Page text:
Perianth leathery; tube campanulate to cylindric, often with conspicuous external glands below the sinuses of the perianth lobes, sometimes with tooth-like glands alternating with the lobes; lobes usually 5, rarely 4 or 3, valvate, glabrous or variously fringed or bearded, tips hooded. Perianth leathery; tube campanulate to cylindric, often with conspicuous external glands below the sinuses of the perianth lobes, sometimes with tooth-like glands alternating with the lobes; lobes usually 5, rarely 4 or 3, valvate, glabrous or variously fringed or bearded, tips hooded
Morphology Reproductive morphology Flowers Androecium Stamens
Stamens as many as lobes, inserted on or at base of lobes, in the Flora Zambesiaca species anthers attached to lobes by tuft of hairs. Stamens as many as lobes, inserted on or at base of lobes, in the Flora Zambesiaca species anthers attached to lobes by tuft of hairs
Morphology Reproductive morphology Flowers Disc
Disk often well developed, fleshy, lobed, lining perianth tube. Disk often well developed, fleshy, lobed, lining perianth tube
Morphology Reproductive morphology Flowers Gynoecium Pistil
Ovary with 3 ovules pendant from apex of erect free-central placenta; placenta straight or twisted; stigma capitate; style wanting to well developed, simple, cylindric.
Morphology Reproductive morphology Fruits
Fruit indehiscent, globose or ovoid, usually bony, 10-ribbed, ± reticulate between ribs, crowned with a persistent perianth, subtended by a stipe.

Native to:

Afghanistan, Albania, Algeria, Altay, Amur, Angola, Austria, Baleares, Baltic States, Belarus, Belgium, Benin, Bolivia, Botswana, Brazil Northeast, Brazil South, Brazil Southeast, Brazil West-Central, Bulgaria, Burkina, Burundi, Buryatiya, Cambodia, Cameroon, Canary Is., Cape Provinces, Caprivi Strip, Central European Rus, China North-Central, China South-Central, China Southeast, Chita, Congo, Corse, Cyprus, Czechoslovakia, Denmark, East Aegean Is., East European Russia, East Himalaya, Egypt, Eritrea, Ethiopia, France, Free State, Gabon, Germany, Great Britain, Greece, Guinea, Gulf of Guinea Is., Hainan, Hungary, India, Inner Mongolia, Iran, Iraq, Irkutsk, Italy, Ivory Coast, Kazakhstan, Kenya, Khabarovsk, Kirgizstan, Korea, Krasnoyarsk, Kriti, Krym, Kuril Is., KwaZulu-Natal, Laos, Lebanon-Syria, Lesotho, Liberia, Libya, Madagascar, Malawi, Mali, Manchuria, Mongolia, Morocco, Mozambique, Namibia, Nepal, Netherlands, New South Wales, Nigeria, North Caucasus, Northern Provinces, Northwest European R, Pakistan, Palestine, Philippines, Poland, Portugal, Primorye, Qinghai, Queensland, Romania, Rwanda, Sakhalin, Sardegna, Saudi Arabia, Sicilia, Sierra Leone, Sinai, Somalia, South European Russi, Spain, Sudan, Swaziland, Sweden, Switzerland, Tadzhikistan, Taiwan, Tanzania, Tasmania, Thailand, Tibet, Togo, Transcaucasus, Tunisia, Turkey, Turkey-in-Europe, Turkmenistan, Tuva, Uganda, Ukraine, Uzbekistan, Venezuela, Victoria, Vietnam, West Himalaya, West Siberia, Xinjiang, Yakutskiya, Yemen, Yugoslavia, Zambia, Zaïre, Zimbabwe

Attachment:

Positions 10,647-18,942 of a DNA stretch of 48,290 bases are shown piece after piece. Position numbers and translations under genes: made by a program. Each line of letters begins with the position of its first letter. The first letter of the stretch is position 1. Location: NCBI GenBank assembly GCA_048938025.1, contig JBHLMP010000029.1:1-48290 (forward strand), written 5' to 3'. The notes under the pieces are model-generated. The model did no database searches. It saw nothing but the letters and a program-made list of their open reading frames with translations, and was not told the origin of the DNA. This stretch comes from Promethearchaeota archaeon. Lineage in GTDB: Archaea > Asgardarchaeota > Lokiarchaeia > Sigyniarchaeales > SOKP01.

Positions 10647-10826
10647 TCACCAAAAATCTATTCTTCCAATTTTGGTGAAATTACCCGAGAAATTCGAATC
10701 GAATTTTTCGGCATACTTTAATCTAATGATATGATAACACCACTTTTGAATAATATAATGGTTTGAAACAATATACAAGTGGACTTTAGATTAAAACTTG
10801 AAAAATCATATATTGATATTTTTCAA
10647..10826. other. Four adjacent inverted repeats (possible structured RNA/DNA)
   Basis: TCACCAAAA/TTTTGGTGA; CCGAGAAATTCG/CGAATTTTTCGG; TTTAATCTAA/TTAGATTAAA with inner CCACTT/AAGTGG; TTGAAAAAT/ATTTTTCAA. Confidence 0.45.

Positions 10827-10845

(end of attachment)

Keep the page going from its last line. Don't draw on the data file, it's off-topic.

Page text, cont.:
Introduced into:

Alberta, Idaho, Montana, North Dakota

Thesium L. appears in other Kew resources:

First published in Sp. Pl.: 207 (1753)

Accepted by

  • Dimopoulos, P., Raus, T., Bergmeier, E., Constantinidis, T., Iatrou, G., Kokkini, S., Strid, A., & Tzanoudakis, D. (2013). Vascular plants of Greece. An annotated checklist: 1-372. Botanic gardens and botanical museum Berlin-Dahlem, Berlin and Hellenic botanical society, Athens.

Literature

Flora of West Tropical Africa

  • —F.T.A. 6, 1: 411.

Flora Zambesiaca

  • A. de Candolle in de Candolle, Prodr. 14: 637 (1857).
  • Baker & Hill in F.T.A. 6, 1: 411 (1911).
  • Bentham & Hooker, Gen. Pl. 3, 1: 221 (1880).
  • Bentham in Bentham & Hooker, Gen. Pl. 3, 1: 221 (1880).
  • F.C. 5, 2: 136 (1915).
  • F.T.A. 6, 1: 411 (1911).
  • Gen. Pl., ed. 5: 97 (1754).
  • Hill in F.C. 5, 2: 136 (1915).
  • Merxmüller, Prodr. Fl. SW. Afrika, fam. 21: 2 (1969).
  • Roessler in Merxmüller, Prodr. Fl. SW. Afrika, fam. 21: 2 (1969).
  • Sp. Pl.: 207 (1753)
  • de Candolle, Prodr. 14: 637 (1857).

Flora of Somalia

  • Flora Somalia, Vol 2, (1999) Author: by M. Thulin [updated by M. Thulin 2008]

Flora of Tropical East Africa

  • L., Gen. Pl., ed. 5: 97 (1754)
  • Sp. Pl.: 207 (1753)

Flora Zambesiaca
Flora Zambesiaca
http://creativecommons.org/licenses/by-nc-sa/3.0

Flora of Somalia
Flora of Somalia
http://creativecommons.org/licenses/by-nc-sa/3.0

Flora of Tropical East Africa
Flora of Tropical East Africa
http://creativecommons.org/licenses/by-nc-sa/3.0

Kew Backbone Distributions
The International Plant Names Index and World Checklist of Selected Plant Families 2021. Published on the Internet at http://www.ipni.org and http://apps.kew.org/wcsp/
© Copyright 2017 World Checklist of Selected Plant Families. http://creativecommons.org/licenses/by/3.0

Kew Names and Taxonomic Backbone
The International Plant Names Index and World Checklist of Selected Plant Families 2021. Published on the Internet at http://www.ipni.org and http://apps.kew.org/wcsp/
© Copyright 2017 International Plant Names Index and World Checklist of Selected Plant Families. http://creativecommons.org/licenses/by/3.0